From an article by Dave Alexander in the Muskegon (MI) Chronicle:
MUSKEGON – When the head of the Grand Valley State University alternative energy center asked for the city of Muskegon’s help in establishing an offshore wind research buoy in Lake Michigan, there was no controversy.
Michigan Alternative and Renewable Energy Center Director Arn Boezaart asked the Muskegon City Commission for the city to be a co-applicant on state and federal environmental permit applications.
Commissioners quickly voted the city’s support and heaped praise on Boezaart for the activities of the energy center in downtown Muskegon.
Anyone who sat through last year’s hearings on offshore Lake Michigan wind farms proposed by Scandia would be hard-pressed to see the Ludington City Council or the Pentwater Village Council taking such quick action.
The offshore wind turbine issue simply is not as controversial in Muskegon County as it has been in Oceana and Mason counties. County boards in both Oceana and Mason voted against the Scandia proposal, while Muskegon officials remained relatively supportive.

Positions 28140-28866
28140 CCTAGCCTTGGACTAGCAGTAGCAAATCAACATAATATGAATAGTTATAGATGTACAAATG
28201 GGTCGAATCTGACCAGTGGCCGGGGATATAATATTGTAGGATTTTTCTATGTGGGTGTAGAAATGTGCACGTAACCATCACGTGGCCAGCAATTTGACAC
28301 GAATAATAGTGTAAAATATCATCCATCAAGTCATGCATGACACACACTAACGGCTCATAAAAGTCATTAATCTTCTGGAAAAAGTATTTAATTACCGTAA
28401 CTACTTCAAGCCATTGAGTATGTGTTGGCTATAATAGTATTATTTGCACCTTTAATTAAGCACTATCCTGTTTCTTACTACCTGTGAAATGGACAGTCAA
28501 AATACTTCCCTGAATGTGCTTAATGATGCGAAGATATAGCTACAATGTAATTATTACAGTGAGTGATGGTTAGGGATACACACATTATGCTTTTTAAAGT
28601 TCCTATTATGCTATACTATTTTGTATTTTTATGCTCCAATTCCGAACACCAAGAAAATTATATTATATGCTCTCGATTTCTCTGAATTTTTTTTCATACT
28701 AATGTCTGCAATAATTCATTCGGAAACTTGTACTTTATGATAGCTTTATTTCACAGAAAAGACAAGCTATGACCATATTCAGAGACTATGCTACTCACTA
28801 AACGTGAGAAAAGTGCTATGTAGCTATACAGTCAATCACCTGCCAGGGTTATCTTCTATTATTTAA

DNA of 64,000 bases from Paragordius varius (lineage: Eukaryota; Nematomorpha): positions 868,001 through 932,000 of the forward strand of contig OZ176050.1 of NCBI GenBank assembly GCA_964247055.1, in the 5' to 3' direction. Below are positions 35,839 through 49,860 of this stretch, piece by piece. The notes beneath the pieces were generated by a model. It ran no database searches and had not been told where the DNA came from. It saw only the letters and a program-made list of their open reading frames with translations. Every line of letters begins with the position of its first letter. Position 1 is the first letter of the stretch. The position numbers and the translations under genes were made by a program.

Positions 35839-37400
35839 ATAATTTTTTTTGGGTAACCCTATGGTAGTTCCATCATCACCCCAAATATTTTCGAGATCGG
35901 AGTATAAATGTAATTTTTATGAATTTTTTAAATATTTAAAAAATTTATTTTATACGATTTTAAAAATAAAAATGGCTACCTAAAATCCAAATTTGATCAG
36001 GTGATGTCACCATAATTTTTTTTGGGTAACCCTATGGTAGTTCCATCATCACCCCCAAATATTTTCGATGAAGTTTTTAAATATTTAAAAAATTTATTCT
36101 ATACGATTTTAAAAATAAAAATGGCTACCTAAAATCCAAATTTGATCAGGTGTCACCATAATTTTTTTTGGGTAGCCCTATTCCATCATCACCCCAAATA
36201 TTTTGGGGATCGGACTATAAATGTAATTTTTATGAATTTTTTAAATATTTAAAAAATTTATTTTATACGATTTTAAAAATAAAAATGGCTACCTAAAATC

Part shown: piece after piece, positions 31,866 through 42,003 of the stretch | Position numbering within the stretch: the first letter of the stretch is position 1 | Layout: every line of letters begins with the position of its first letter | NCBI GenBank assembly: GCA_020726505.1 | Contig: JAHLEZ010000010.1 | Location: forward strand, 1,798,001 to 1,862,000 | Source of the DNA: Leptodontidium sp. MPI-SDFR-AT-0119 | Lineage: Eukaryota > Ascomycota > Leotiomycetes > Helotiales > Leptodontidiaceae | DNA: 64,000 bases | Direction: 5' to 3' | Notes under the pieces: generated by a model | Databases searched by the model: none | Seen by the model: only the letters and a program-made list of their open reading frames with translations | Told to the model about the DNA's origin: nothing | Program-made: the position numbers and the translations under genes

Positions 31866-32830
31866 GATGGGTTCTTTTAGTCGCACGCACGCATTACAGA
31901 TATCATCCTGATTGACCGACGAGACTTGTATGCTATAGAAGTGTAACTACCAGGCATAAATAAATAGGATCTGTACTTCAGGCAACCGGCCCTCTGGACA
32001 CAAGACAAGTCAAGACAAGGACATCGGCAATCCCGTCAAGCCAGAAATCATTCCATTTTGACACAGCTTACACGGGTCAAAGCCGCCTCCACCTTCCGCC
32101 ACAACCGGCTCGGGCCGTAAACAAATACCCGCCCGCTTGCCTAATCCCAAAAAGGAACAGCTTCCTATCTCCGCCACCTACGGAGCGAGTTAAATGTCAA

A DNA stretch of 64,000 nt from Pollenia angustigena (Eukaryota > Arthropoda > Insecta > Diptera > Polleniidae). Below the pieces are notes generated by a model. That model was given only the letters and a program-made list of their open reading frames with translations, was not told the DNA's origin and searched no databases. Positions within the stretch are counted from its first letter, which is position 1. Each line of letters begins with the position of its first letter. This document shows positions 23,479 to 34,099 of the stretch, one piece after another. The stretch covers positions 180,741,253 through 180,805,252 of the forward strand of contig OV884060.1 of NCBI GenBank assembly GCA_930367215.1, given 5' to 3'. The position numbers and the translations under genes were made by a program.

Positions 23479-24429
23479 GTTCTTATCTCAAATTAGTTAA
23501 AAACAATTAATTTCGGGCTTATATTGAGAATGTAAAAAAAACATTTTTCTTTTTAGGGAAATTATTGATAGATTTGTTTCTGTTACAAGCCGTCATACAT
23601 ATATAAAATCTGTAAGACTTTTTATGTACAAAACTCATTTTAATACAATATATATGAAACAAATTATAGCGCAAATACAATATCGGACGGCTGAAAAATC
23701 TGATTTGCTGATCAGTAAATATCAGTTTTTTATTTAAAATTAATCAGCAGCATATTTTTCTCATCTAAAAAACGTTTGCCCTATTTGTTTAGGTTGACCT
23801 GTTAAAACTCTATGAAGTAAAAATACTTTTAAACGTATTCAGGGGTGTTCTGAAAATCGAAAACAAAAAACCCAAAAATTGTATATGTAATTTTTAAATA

So when Boezaart approached the city of Muskegon this week for a hand on a $3.7 million offshore wind research buoy project, no one asked if the wind testing effort would eventually lead to huge wind turbines being placed on Lake Michigan off the coast of Muskegon.
There was no debate about turbine blades killing birds or about low-frequency turbine noise — topics that would have likely been part of the conversation with Muskegon’s northern neighbors.
“Muskegon has had a willingness to look at offshore wind,” Boezaart told The Chronicle after receiving the city’s support on the research buoy project. “It goes right back to what we saw with the Scandia issue. In Muskegon, offshore wind is viewed as a potential source of jobs and represents new business for the region.”